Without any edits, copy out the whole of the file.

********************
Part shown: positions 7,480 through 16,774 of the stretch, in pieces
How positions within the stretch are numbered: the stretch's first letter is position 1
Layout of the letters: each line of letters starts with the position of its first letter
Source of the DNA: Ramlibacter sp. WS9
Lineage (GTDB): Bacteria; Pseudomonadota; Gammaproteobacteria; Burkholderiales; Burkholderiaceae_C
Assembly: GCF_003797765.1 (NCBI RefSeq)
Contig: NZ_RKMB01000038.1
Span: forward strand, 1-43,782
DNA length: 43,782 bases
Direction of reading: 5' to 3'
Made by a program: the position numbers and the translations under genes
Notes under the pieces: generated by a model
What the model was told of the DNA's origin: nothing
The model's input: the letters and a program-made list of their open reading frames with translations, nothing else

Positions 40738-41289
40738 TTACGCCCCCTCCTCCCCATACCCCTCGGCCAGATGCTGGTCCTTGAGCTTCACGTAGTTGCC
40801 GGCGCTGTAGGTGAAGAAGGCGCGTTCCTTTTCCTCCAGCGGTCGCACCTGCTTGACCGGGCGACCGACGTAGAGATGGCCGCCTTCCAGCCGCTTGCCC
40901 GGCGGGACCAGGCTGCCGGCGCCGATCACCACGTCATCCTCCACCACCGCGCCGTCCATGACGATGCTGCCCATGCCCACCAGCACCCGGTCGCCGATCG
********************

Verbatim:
Part shown: positions 7,480 through 16,774 of the stretch, in pieces
How positions within the stretch are numbered: the stretch's first letter is position 1
Layout of the letters: each line of letters starts with the position of its first letter
Source of the DNA: Ramlibacter sp. WS9
Lineage (GTDB): Bacteria; Pseudomonadota; Gammaproteobacteria; Burkholderiales; Burkholderiaceae_C
Assembly: GCF_003797765.1 (NCBI RefSeq)
Contig: NZ_RKMB01000038.1
Span: forward strand, 1-43,782
DNA length: 43,782 bases
Direction of reading: 5' to 3'
Made by a program: the position numbers and the translations under genes
Notes under the pieces: generated by a model
What the model was told of the DNA's origin: nothing
The model's input: the letters and a program-made list of their open reading frames with translations, nothing else

Positions 40738-41289
40738 TTACGCCCCCTCCTCCCCATACCCCTCGGCCAGATGCTGGTCCTTGAGCTTCACGTAGTTGCC
40801 GGCGCTGTAGGTGAAGAAGGCGCGTTCCTTTTCCTCCAGCGGTCGCACCTGCTTGACCGGGCGACCGACGTAGAGATGGCCGCCTTCCAGCCGCTTGCCC
40901 GGCGGGACCAGGCTGCCGGCGCCGATCACCACGTCATCCTCCACCACCGCGCCGTCCATGACGATGCTGCCCATGCCCACCAGCACCCGGTCGCCGATCG